In January 2017, ENC made the announcement that three majors would be phased out: theatre, music, and English. I believe the English major should be brought back.
The major, formally known as literatures in English, was last offered to freshmen and transfer students in the 2016-2017 school year. The decision to eliminate the major was met with concern from students and faculty. Former president Corlis McGee sent a letter to students ensuring that the decision was not made in haste, but rather strategic, ensuring resources could be focused on majors that would provide the college with a strong future.
The letter indicated that five full-time faculty members would lose their jobs at the end of the spring 2018 semester. The change also eliminated two tenured female professors, Dr. Karen Henck and Dr. Marianna Krejci-Papa. Dr. Stacey Barker stepped down from her position as the head of the social work department, so effective fall 2018, ENC has no tenured female professors.
Academic tenure is vital to great colleges and universities because it shows a commitment that professors make to the institution. According to the American Association of University Professors (AAUP), tenure is defined as “an indefinite appointment that can be terminated only for cause or under extraordinary circumstances.” According to the ENC faculty manual, when a department no longer exists, that professor’s tenure also disappears. Having diversity in ENC’s tenured professors looks good for our institution, and as of now, we don’t have any tenured women due to the loss of the English program.
“I remember all the sit-ins [to protest the loss],” said alumna Heather Sluss. “My friend Amber [Ervin] headed a sit-in. There was a lot of anger and confusion as to why the major had to be dropped. That was a fun time,” Sluss said, sarcastically.
From 2014 to 2016, I attended ENC as a social work and crime, law, and justice double major. In 2016, I transferred to Kent State University where I became an English major with a focus on writing. When I decided to transfer back to ENC in 2018, the English major had been eliminated, and I could no longer pursue the educational track I wished. I chose to be a journalism and writing major instead of communication arts because of the writing aspect, but I would much rather be pursuing a major in English, studying classics and literature instead of various methods of communication. I do hope to pursue a career in journalism, but I wish I had graduated with a degree in English because I could’ve taken a different path to get there. An English degree also could’ve afforded me a different career path upon graduation.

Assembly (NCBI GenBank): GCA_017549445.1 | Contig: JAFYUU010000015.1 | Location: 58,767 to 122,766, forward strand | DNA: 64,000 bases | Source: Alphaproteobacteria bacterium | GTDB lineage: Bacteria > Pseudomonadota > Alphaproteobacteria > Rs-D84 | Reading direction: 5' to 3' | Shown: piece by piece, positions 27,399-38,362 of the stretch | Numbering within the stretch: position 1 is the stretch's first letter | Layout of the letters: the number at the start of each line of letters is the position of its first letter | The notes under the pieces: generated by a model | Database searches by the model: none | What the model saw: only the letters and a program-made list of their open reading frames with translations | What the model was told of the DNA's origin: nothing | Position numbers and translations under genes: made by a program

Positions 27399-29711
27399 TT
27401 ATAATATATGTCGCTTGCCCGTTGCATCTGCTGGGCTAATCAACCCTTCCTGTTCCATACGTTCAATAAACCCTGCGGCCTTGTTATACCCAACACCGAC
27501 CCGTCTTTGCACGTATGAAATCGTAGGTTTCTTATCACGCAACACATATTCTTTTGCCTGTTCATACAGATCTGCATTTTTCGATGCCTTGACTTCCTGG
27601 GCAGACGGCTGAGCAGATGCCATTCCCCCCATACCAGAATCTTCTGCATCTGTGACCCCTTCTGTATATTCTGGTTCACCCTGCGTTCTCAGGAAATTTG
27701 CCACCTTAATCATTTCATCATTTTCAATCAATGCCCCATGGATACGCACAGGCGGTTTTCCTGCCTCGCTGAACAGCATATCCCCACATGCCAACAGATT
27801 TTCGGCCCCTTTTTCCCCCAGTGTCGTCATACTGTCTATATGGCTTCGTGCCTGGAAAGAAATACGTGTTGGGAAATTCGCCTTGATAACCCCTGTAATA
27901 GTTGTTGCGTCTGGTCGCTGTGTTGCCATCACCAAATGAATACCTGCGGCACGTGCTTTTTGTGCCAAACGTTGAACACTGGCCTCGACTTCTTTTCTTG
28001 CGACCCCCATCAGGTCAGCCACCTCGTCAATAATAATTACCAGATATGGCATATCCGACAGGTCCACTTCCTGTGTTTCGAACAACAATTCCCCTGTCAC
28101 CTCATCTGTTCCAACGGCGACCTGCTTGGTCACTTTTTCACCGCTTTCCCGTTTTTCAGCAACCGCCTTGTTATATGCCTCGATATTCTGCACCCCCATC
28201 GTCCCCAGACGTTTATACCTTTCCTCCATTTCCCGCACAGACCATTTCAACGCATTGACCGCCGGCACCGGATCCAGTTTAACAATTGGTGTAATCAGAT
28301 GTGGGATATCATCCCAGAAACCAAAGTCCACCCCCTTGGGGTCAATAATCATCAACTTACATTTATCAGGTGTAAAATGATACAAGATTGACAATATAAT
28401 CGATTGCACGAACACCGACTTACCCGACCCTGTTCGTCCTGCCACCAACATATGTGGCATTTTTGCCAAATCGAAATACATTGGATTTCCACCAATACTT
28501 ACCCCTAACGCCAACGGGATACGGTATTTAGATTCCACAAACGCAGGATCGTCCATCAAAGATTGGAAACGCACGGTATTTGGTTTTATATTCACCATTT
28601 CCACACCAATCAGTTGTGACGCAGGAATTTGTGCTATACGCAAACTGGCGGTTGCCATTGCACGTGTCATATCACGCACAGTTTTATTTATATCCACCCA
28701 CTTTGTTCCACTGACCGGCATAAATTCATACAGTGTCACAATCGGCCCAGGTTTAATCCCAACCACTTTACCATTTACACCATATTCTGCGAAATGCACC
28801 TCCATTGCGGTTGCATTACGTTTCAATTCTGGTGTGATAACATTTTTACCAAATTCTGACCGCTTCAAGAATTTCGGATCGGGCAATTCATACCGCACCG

Bringing back the major would also allow students to double-major in education or theatre for social justice and English. The creativity coupled with critical thinking shows that those who study English are well equipped for careers in philosophy, religion, art, and history. English majors can end up in writing careers, even if their focus is on literature.
Successful comedian John Mulaney has a bit about being an English major. He says, “I paid $120,000 for someone to tell me to go read Jane Austen, and then I didn’t.” However, when you look at his career path, he wrote for Saturday Night Live for six seasons. He then went on to write for many other shows, including Documentary Now! and Big Mouth. Mulaney writes and performs his own standup comedy and has three Netflix specials. Being an English major can be lucrative.
English majors have an easier time finding jobs after college in 2018, according to CBS News. Unemployment sits at 3.7% currently. English majors have a 29% chance of being underemployed while business majors have a 31% chance. Many students choose to major in business for its profitability, but that’s not what the job market is trending toward.
ENC should push to add more arts majors but perhaps start with English. A proper liberal arts education should be well-rounded, including the type of creativity fostered by a healthy English program. Students who graduate with an English major are valued and have a marketable set of skills that reflect well on the college.